which I had set forth tbat morning. But to dream over the water-wheel was Incidents had occurred that raked up old not the object of my walk, and turning 1 memories, the remembrance of weak. saw with a thrill of delight the dancing nesses I had long since thought confoam on the waters, incontestible proof quered, and I drended to go forth to grasp that the water was falling over the the shadowy hand of the future. It was fletcher. Close to the fall, the stem of a a season of vanquished bravery all mus willow-tree stretches partly over the water feel at times, for who that has cherished from the bank, here was my seat; under a wild dream in their childhood, allowing the shade of the heavily-foliaged trees it to grow with their growth, and above, Guy's Cliff House, rising like some strengthen with their strength, can boast dream fabrication in the distance through of its accomplishment? Our life's teaching the silver mist, the sheet of water inter. requires that it should be otherwise. Then vening with a single swan, like a huge bravely as une may step forwards, taking snowball, sleeping on its transparent and accomplishing each duty as it comes surface, and the music of the fall ringing there are times when the spirit sinks, and in my ears.
the wearied mind refuses the stimulating I have occupied that seat, or the spur, when life seems a burden, and we bench under the willows, when the moon blindly wish for death. As we grow older fung its golden light upon the water, in we become harnessed, as it were, to the daily round of duties; their monotony the mansion with the morning sun gleammakes them welcome. We crave and care ing upon its windows, the old grey mill, for less change; but, oh! the harnessing ! and departed with the echo of the fall Happy the spirit whose equanimity, is ringing in my years-ever, ever! certain, who, though it does not enjoy Is it possible to look up to heaven any of the sublime flights of the more without catching somewhat of its subgifted, is at least safe from the abysses of limity! Can one contemplate eternity despondency so common to the latter. without experiencing the expansiveness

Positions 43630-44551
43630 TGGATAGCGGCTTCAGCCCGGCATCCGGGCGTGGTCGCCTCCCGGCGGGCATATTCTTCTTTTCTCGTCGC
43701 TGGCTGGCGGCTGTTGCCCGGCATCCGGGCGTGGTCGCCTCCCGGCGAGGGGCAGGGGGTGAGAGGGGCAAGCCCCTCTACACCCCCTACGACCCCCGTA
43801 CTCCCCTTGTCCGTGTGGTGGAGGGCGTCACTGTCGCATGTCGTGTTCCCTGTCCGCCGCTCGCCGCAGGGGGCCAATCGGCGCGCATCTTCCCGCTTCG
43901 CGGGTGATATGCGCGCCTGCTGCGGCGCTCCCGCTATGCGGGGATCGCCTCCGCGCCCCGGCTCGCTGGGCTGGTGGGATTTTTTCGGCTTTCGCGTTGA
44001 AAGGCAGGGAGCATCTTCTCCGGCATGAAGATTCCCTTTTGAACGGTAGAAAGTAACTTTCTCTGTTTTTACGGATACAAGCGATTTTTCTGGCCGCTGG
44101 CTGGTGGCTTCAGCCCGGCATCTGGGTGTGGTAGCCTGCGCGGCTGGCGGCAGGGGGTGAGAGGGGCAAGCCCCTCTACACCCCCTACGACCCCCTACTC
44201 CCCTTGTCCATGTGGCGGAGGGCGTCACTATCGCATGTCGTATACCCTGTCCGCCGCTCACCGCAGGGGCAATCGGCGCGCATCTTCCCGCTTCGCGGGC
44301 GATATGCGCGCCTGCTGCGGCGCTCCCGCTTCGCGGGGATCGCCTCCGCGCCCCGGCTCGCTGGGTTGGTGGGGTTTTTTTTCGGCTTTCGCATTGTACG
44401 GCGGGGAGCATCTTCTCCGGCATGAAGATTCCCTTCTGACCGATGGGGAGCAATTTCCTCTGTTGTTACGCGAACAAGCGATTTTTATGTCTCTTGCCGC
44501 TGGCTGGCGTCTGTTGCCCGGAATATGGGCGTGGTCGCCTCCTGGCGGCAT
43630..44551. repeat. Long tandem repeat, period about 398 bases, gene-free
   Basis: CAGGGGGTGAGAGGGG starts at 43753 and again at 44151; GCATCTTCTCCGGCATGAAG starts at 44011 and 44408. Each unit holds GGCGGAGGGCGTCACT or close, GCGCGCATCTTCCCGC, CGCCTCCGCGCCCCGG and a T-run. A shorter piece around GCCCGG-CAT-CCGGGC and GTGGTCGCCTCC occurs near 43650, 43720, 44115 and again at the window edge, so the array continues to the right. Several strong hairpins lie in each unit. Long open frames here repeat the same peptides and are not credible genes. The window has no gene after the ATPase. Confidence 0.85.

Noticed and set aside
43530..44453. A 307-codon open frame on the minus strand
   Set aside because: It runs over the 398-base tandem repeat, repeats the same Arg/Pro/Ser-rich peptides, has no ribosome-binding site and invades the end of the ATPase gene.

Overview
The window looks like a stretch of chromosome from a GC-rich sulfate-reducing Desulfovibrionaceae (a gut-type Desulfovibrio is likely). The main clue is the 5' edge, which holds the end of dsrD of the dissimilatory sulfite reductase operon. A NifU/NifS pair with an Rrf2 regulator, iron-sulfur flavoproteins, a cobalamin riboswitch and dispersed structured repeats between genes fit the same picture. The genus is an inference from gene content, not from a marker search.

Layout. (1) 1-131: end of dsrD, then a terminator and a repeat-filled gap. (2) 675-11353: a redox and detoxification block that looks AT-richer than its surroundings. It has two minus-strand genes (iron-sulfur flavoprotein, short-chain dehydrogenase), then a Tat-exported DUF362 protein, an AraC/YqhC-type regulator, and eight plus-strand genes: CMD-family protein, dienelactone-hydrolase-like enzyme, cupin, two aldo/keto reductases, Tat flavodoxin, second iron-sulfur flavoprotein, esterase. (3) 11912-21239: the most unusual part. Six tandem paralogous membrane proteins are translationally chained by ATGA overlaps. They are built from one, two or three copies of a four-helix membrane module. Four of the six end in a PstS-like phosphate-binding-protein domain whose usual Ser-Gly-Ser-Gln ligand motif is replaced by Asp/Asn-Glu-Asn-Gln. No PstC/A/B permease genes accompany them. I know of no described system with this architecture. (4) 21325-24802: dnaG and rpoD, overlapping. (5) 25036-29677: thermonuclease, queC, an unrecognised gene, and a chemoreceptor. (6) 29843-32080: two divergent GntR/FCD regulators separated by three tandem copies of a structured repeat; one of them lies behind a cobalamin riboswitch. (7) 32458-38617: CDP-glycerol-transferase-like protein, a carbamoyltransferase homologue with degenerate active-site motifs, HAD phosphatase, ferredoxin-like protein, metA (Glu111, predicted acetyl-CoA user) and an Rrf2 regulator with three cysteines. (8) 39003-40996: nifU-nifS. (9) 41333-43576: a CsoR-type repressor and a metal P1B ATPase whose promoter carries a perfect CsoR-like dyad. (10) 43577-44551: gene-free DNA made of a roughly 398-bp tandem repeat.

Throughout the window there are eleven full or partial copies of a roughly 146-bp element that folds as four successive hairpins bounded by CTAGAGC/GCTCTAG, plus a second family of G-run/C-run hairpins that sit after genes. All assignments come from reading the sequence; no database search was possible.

The water rippled over the fletcher and of soul engendered by such thoughts? fell. The spray sprang into my face, and who shall say that the Spirit of the Fall the silver voice sang
had not caused the bounding hghtness of “I have seen generations come and go. my step as I sped homewards, nor the I have seen the babe grow into the man, bright eyes that betokened the light and the man become grey and ripe for heart with which I set to the duties of the sickle of death Season after season the day! To those who object to the has renewed the foliage on these banks, fancifulness of my sketch, let me say that and they are ever alike to me. In the by the spirit I meant but to embody the contemplation of the march of time, what the idea of the waterfall. are mortals and their petty thoughts and
MAGGIE SYMINGTON. feelings! What are the griefs of those who died a hundred years ago to you? What will yours be a hundred years
AIM IN LIFE. hence! Revelling in the blessed con- We were pleasantly seated, some halfsciousness of immortality, what will seem a-dozen of us, towards the close of one the trivial joys and sorrows of this cold November evening, round the blazexistence! They are wise who, with their ing dining-room fire of the ladies eyes fixed stearifastly upon that future, working, the gentlemen looking on, adwalk forwards with their hopes anchored miring our industry, occasionally teasing upon the great Spirit of Life. Faith is us, or bandying witticisms with each sublime! Dependency glorious !" other; thus keeping our risible faculties